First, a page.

Large Pay Raises for Washington’s Rural Prosecutors Spur Speculation on Candidates

It is not too often that you hear about public officials getting a 60 or 70 percent raise in a given year; but that is exactly what happened to many of Washington’s prosecutors last year.   The biggest beneficiaries were the elected prosecuting attorneys in Washington’s most rural counties. Many of the small town prosecutors toiled away for years making 45 or 50 thousand. Until July of 2008. In that hot summer month it wasn’t the heat that was making the small-town prosecutors of Washington swoon. It was the heady feeling of new found economic largess. That July in Garfield County, for example, the elected prosecuting attorney went from making 52 thousand per year to a 100,000. In a rural county closer to my home, the elected prosecutor went from 62 thousand to 106 thousand per year. The rationale of the pay raise was explained by the executive director of the Washington Association of Prosecuting Attorneys. As covered by a blog of the News Tribune, McBride explained that small counties often have trouble finding people to run for prosecutor because it pays so little. And when they do find someone, they stay only one 4-year term and then go back to private practice so they can make more money. Well, McBride was right.  Prosecutors are now hoping to stay in office alright, but their new found glee was short-lived as they quickly realized they would have a target on their back in the next election of 2010.

Is it just me, or am I the only traveling lawyer who has gotten sick of all the speculation as to who is running for prosecutor in such counties as Ferry, Garfield, Okanogan, Stevens, Columbia, Asotin etc.?  It seems like small town defense lawyers, divorce lawyers, etc are already trying to recast themselves as potential candidates for prosecutor.  I am a former prosecuting attorney myself, and maybe that is why a defense lawyer recently approached me for advice on how they can work his image for a 2010 candidacy. Defense lawyers who have for years opposed the death penalty and have publicly supported the legalization of drugs are now working to garner a conservative, law-and-order vote.   Will these defense lawyers still have the same zing to their cross examinations of law enforcement officers?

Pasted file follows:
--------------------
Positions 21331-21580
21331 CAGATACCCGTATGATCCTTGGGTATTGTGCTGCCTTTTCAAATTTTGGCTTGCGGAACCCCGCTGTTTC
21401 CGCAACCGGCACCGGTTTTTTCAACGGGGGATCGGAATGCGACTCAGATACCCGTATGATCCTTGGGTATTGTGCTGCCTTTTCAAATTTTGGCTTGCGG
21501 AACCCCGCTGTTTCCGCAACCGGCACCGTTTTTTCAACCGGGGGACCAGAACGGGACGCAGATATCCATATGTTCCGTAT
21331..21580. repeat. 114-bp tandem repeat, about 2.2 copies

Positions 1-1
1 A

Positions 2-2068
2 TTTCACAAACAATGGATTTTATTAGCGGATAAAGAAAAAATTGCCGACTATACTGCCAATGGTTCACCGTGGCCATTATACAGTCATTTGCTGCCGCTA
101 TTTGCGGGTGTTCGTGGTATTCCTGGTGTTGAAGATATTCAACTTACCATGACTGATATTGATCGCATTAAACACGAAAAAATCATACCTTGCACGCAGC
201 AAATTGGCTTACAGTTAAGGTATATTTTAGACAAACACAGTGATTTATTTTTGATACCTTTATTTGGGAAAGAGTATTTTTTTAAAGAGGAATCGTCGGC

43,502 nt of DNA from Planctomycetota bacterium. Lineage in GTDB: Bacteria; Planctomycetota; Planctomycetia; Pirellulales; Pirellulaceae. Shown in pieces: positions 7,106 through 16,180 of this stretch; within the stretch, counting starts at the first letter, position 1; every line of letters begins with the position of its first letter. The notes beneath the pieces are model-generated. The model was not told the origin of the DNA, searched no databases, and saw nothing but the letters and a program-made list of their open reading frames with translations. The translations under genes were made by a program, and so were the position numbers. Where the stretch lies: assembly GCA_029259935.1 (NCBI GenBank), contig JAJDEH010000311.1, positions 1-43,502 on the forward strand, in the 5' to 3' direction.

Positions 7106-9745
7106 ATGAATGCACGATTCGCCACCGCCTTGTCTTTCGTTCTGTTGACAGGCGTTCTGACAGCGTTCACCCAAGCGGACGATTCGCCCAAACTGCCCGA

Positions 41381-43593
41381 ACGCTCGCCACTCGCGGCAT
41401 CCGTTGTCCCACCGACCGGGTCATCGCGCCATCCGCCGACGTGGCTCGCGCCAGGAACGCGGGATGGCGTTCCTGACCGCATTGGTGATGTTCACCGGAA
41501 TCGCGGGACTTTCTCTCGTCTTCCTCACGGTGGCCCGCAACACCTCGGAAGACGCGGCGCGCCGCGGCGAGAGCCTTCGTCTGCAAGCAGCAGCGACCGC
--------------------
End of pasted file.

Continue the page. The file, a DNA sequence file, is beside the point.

It seems like incumbent prosecutors are also feeling the pressure from potential new arrivals escaping the economic downturn.  It is no secret that there have been considerable lay-offs at the larger public defense agencies in this state, as well as larger firms laying off newly hired associates. Some of these attorneys are filtering down to smaller counties. Transplants are discovering the liberal residency requirement for candidates in this state. Under State law, a candidate must only live in the county in question for 30 days before he declares his candidacy. Many of these small towns are quite a bit off the beaten path, and don’t see too many new lawyers in town. When I am on the road for court, or even here in town, I am regularly asked if I am planning to run for prosecutor.   How do you tell people “no” and have them accept that?  When I say “no, I am not running for prosecutor” it seems like people always study my face for a minute to see if I am being coy.   There are already three- and four-way races discussed.   The year 2010 should be interesting for those of us sitting on the sidelines.  What do you think?  How much will these pay raises change the 2010 prosecutorial election races?

(Steve Graham was elected Prosecuting Attorney for Ferry County in 1998 when he was 28. He did not run again.)

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ABOUT THE AUTHOR….
Steve Graham is a criminal defense lawyer, and he splits his time between Spokane and Seattle, Washington. Visit his website by clicking: www.grahamdefense.com
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